In 2004 Republican John Kerry 55% to 43%, as most of the majority whites support Republican national candidates. In 2008 Democrat Barack Obama defeated Republican John McCain by 6 votes, becoming the first Democrat to win the county since 1956. This was prior to the major realignment of parties in the South since the mid-20th century. Obama carried the county with an increased margin in 2012. Two small portions of the county are located in the 1st congressional district. The city of Starkville and the campus of Mississippi State University are included in the 3rd district.

Education

Oktibbeha County was served by the Oktibbeha County School District and the Starkville Public School District. In 2013, the Mississippi Legislature passed a bill requiring that all Oktibbeha County schools be merged into the Starkville School District, as part of the consolidation of administration.[10]

The county has two private schools, Starkville Academy, founded as a segregation academy[11] in 1969[12] and Starkville Christian School, founded in 1995.[13]

Oktibbeha County is within the service area of the East Mississippi Community College system.[14]

The campus of Mississippi State University is located in Oktibbeha County, partially in Starkville and partially in an unincorporated area.[15][16] Its growth has led the Starkville to become the largest city by population in the Golden Triangle.

Communities

City

Towns

Unincorporated communities

Historical/ghost towns

  • Agency
  • Bell's Mill
  • Chapel
  • Cedar Grove
  • Collier's Tanyard
  • Double Springs
  • Ebenezer
  • Folsom
  • Grab All
  • Hassie
  • Kemper
  • Lincecum's Mill
  • Muldrow Station
  • Prospect
  • Red Acre
  • Steelville
  • Trimcane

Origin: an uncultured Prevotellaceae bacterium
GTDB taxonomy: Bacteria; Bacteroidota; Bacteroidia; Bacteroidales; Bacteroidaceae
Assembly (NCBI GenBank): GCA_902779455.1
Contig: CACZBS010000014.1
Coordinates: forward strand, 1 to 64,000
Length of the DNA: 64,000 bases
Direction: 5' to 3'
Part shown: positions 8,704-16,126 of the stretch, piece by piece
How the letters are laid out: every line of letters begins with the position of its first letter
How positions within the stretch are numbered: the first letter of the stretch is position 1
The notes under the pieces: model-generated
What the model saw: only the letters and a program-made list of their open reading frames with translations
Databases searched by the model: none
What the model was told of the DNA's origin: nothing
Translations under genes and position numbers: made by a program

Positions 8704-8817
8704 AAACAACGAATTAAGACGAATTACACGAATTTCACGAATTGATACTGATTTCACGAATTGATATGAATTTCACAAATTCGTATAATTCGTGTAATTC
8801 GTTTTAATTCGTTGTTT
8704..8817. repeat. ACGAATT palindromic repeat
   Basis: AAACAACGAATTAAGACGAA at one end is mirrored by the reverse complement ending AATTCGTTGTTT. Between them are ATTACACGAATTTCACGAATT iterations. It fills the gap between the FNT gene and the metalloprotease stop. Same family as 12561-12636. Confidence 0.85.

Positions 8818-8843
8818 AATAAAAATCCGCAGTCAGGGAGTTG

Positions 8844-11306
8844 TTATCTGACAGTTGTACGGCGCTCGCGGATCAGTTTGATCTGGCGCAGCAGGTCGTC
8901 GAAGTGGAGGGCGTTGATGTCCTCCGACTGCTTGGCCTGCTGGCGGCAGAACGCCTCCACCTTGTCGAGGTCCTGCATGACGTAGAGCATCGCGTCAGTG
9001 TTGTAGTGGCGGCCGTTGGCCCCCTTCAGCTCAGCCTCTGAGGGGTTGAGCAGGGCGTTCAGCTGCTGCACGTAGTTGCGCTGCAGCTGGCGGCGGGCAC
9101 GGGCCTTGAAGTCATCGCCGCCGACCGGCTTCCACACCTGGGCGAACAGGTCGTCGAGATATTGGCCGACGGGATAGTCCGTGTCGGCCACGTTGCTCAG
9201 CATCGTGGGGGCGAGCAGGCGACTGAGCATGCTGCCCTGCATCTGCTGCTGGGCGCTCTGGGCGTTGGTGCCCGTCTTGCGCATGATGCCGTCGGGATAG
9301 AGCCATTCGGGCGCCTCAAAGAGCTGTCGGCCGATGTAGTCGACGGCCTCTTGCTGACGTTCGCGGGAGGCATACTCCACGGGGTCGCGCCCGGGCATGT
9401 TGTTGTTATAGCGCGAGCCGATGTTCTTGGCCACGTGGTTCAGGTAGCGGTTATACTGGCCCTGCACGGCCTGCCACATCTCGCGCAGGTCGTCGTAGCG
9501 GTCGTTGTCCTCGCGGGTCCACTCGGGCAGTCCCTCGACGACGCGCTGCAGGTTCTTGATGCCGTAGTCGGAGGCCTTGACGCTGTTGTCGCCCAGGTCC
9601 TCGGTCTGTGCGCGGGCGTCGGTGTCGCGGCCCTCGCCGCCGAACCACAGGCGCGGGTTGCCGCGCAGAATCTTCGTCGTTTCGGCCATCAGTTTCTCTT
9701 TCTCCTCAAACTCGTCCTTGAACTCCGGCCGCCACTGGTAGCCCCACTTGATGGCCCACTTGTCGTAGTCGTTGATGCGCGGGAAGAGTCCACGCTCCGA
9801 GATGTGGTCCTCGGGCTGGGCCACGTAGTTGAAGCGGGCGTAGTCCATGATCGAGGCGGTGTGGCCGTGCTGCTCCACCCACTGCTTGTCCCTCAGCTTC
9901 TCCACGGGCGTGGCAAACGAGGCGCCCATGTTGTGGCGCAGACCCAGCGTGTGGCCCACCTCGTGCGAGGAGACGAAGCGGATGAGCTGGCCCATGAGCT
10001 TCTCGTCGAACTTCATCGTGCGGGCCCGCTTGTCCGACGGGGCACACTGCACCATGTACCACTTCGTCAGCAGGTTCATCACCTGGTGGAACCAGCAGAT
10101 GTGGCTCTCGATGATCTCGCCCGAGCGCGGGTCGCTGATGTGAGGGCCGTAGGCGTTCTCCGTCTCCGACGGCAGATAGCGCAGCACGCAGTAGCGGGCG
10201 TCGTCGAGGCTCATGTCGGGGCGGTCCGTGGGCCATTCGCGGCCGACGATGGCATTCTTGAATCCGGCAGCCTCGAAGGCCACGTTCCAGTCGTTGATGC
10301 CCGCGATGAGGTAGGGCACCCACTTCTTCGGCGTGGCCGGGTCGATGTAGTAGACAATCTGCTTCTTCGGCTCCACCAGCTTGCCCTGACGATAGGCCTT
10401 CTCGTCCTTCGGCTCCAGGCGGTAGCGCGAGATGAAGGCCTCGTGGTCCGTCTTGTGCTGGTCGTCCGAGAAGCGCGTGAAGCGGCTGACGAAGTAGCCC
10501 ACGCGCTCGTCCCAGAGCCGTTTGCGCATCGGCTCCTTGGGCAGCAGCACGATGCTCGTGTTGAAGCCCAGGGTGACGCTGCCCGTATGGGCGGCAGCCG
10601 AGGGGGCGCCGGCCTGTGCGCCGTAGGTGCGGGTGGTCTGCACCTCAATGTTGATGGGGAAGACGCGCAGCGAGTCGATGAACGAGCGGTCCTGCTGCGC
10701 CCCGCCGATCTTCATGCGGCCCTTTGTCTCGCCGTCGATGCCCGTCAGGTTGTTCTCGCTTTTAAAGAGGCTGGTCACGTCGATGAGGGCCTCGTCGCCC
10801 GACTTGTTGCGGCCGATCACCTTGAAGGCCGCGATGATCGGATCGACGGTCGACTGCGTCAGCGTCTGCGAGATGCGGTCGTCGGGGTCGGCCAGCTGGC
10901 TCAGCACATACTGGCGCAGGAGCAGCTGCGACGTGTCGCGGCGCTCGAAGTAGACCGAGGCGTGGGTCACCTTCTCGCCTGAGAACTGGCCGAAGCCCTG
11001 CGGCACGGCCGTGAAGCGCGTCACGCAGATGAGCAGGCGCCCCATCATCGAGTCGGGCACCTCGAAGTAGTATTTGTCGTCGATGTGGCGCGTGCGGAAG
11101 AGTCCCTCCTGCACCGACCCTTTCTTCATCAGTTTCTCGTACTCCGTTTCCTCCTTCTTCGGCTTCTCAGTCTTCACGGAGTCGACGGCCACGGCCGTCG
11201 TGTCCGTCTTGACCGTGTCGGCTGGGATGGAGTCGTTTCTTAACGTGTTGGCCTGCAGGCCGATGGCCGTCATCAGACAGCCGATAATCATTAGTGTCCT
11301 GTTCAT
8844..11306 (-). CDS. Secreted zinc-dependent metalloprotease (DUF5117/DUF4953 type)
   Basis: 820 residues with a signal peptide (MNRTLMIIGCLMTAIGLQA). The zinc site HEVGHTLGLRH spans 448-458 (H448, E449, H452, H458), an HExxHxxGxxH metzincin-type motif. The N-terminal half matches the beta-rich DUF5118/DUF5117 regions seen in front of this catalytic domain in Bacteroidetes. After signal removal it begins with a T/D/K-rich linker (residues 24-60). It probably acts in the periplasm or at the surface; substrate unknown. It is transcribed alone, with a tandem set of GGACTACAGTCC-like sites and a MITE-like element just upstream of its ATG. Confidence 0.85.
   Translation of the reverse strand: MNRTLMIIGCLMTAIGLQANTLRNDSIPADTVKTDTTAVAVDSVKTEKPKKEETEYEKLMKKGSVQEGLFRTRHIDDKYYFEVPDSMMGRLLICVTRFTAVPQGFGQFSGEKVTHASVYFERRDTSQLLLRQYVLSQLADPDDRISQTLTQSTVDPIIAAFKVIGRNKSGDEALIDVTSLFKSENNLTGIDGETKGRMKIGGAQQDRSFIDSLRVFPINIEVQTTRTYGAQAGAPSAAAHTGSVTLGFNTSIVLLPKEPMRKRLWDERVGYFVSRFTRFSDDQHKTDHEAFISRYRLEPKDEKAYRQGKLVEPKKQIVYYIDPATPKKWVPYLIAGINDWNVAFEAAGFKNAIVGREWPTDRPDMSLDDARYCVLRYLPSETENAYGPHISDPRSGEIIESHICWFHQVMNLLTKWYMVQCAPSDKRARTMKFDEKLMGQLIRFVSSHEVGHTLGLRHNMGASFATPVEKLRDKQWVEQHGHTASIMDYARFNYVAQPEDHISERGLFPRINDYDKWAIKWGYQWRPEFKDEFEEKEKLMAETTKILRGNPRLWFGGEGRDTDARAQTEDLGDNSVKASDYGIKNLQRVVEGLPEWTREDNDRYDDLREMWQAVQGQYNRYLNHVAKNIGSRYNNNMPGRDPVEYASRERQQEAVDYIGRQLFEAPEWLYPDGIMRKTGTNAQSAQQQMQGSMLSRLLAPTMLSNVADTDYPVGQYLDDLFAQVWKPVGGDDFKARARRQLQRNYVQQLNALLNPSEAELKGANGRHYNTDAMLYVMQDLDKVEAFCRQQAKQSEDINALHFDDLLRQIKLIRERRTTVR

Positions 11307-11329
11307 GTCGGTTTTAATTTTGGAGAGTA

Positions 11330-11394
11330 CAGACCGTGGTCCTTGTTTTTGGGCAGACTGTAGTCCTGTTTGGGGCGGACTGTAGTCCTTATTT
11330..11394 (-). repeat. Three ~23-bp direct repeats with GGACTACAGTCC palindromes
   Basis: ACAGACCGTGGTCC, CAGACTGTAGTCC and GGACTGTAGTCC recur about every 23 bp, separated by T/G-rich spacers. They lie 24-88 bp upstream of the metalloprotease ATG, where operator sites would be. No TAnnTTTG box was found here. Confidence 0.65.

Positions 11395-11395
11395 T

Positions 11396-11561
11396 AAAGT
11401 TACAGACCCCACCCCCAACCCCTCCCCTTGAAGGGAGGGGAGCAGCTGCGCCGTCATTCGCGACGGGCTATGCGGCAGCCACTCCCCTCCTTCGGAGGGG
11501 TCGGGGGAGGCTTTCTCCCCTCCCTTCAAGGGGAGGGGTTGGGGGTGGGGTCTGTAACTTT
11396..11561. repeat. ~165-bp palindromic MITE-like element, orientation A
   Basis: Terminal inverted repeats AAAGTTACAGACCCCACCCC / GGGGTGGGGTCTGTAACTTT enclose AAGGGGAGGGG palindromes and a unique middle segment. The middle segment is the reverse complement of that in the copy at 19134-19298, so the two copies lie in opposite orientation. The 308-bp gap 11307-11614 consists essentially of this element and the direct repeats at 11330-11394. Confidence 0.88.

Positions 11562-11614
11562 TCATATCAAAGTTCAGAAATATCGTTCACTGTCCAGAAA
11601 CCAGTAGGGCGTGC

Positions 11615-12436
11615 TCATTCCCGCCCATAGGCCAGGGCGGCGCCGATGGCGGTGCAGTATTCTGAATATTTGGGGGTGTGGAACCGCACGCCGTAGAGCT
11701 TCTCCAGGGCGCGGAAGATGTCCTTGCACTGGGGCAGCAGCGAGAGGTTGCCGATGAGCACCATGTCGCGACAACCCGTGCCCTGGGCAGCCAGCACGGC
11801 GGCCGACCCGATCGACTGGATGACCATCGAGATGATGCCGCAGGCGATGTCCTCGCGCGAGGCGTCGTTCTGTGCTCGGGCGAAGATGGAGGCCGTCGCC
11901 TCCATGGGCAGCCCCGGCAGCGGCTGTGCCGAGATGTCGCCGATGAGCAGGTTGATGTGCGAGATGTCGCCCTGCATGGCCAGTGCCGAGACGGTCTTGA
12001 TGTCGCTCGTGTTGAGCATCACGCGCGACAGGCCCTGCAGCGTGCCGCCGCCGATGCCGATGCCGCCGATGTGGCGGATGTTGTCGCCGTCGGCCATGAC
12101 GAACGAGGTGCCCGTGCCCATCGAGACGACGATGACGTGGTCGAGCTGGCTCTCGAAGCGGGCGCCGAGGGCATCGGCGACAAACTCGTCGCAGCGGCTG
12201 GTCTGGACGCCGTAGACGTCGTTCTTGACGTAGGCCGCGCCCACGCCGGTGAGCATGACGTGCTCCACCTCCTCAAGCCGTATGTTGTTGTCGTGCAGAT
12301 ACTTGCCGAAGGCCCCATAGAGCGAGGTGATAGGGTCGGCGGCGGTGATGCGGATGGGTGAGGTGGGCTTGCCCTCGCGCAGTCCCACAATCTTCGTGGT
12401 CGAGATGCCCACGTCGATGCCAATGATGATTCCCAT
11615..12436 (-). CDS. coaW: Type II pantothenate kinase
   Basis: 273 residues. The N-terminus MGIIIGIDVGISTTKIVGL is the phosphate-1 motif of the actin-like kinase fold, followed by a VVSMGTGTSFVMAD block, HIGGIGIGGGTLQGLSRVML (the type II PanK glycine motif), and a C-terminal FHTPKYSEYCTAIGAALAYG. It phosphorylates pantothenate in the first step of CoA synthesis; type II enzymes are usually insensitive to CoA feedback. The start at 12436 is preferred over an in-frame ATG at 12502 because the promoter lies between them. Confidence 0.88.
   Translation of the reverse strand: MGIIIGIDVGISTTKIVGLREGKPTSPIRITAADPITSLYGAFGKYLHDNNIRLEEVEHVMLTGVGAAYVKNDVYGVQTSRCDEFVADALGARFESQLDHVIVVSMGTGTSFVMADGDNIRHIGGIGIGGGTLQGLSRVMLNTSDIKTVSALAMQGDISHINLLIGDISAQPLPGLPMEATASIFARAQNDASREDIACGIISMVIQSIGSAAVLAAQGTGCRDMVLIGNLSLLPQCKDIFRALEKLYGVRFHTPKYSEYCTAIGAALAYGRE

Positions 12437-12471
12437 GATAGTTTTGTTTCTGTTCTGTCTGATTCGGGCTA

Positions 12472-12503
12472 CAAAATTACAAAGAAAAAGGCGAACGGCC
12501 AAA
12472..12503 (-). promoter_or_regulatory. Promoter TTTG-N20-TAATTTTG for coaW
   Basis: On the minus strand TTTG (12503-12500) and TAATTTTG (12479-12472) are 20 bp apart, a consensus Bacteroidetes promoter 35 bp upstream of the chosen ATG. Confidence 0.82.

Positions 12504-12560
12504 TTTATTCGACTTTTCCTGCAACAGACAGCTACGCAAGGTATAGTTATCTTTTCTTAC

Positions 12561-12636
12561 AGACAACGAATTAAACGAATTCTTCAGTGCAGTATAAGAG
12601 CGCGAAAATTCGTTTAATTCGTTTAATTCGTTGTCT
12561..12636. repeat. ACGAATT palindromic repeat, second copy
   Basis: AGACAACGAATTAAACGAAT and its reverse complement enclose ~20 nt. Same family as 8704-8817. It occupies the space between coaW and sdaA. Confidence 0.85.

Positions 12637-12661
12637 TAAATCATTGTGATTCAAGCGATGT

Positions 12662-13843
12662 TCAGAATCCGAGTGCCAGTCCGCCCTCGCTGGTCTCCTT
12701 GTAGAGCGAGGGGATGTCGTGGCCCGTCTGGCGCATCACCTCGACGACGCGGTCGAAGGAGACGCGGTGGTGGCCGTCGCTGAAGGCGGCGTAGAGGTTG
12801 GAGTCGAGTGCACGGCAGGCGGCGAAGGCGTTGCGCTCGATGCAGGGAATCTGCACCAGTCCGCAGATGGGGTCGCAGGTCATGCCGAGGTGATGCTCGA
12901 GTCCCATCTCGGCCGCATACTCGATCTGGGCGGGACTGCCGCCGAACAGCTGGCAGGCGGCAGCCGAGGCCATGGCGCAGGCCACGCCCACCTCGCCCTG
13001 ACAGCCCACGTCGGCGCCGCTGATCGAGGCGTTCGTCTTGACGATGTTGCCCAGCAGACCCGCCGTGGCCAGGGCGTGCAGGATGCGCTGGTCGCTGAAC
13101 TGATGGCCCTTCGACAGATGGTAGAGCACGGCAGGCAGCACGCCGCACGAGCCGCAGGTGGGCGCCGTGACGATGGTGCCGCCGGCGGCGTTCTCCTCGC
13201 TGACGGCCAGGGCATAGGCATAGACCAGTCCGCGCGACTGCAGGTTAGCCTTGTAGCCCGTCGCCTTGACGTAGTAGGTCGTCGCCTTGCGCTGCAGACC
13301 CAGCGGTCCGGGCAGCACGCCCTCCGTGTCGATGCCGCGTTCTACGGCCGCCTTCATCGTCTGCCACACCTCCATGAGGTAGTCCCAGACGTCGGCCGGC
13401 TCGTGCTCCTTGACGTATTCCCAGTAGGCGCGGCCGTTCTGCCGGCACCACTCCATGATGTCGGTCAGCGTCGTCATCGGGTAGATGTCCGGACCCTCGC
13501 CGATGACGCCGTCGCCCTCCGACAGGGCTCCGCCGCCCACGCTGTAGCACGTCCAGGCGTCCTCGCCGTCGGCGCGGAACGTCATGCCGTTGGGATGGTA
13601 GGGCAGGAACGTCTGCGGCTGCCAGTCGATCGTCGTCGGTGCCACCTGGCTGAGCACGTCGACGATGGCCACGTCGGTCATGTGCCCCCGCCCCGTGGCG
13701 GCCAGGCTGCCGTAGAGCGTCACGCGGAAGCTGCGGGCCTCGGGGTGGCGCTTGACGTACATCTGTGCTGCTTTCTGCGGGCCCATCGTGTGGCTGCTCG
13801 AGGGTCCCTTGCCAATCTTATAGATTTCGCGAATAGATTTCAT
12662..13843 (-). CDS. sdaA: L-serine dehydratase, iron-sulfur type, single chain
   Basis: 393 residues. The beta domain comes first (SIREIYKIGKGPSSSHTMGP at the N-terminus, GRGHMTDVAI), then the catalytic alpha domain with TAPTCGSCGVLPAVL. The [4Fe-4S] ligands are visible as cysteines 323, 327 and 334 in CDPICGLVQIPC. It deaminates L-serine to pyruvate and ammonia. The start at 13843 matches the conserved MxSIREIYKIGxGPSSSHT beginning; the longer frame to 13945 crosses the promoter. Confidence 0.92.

• Whitefield
  • Yanaby

See also

References

  1. ^ a b "State & County QuickFacts". United States Census Bureau. Retrieved September 4, 2013. 
  2. ^ "Find a County". National Association of Counties. Retrieved 2011-06-07. 
  3. ^ "2010 Census Gazetteer Files". United States Census Bureau. August 22, 2012. Retrieved November 6, 2014. 
  4. ^ "Annual Estimates of the Resident Population for Incorporated Places: April 1, 2010 to July 1, 2014". Retrieved June 4, 2015. 
  5. ^ "U.S. Decennial Census". United States Census Bureau. Retrieved November 6, 2014. 
  6. ^ "Historical Census Browser". University of Virginia Library. Retrieved November 6, 2014. 
  7. ^ "Population of Counties by Decennial Census: 1900 to 1990". United States Census Bureau. Retrieved November 6, 2014. 
  8. ^ "Census 2000 PHC-T-4. Ranking Tables for Counties: 1990 and 2000" (PDF). United States Census Bureau. Retrieved November 6, 2014. 
  9. ^ "American FactFinder".  
  10. ^ "COMMISSION RELEASES PROPOSED PLAN FOR CONSOLIDATION STRUCTURE". Starkville, MS. Retrieved February 5, 2014. 
  11. ^ Spencer, Mack (17 May 2004). "Public domain, private options". Retrieved 25 September 2015. 
  12. ^ "History". 
  13. ^ Oktibbeha County Private Schools
  14. ^ "CATALOG 2007-2009", East Mississippi Community College website (pg. 3); retrieved March 1, 2011.
  15. ^ "Zoning Map", Town of Starkville; retrieved March 1, 2011.
  16. ^ "Campus Map", Mississippi State University; retrieved March 1, 2011.
  17. ^ http://sturgisms.homestead.com/morgantown.html

External links

  • Greater Starkville Development Partnership Website

This article was sourced from Creative Commons Attribution-ShareAlike License; additional terms may apply. World Heritage Encyclopedia content is assembled from numerous content providers, Open Access Publishing, and in compliance with The Fair Access to Science and Technology Research Act (FASTR), Wikimedia Foundation, Inc., Public Library of Science, The Encyclopedia of Life, Open Book Publishers (OBP), PubMed, U.S. National Library of Medicine, National Center for Biotechnology Information, U.S. National Library of Medicine, National Institutes of Health (NIH), U.S. Department of Health & Human Services, and USA.gov, which sources content from all federal, state, local, tribal, and territorial government publication portals (.gov, .mil, .edu). Funding for USA.gov and content contributors is made possible from the U.S. Congress, E-Government Act of 2002.
 
Crowd sourced content that is contributed to World Heritage Encyclopedia is peer reviewed and edited by our editorial staff to ensure quality scholarly research articles.
 
By using this site, you agree to the Terms of Use and Privacy Policy. World Heritage Encyclopedia™ is a registered trademark of the World Public Library Association, a non-profit organization.
 


Copyright © World Library Foundation. All rights reserved. eBooks from Project Gutenberg are sponsored by the World Library Foundation,
a 501c(4) Member's Support Non-Profit Organization, and is NOT affiliated with any governmental agency or department.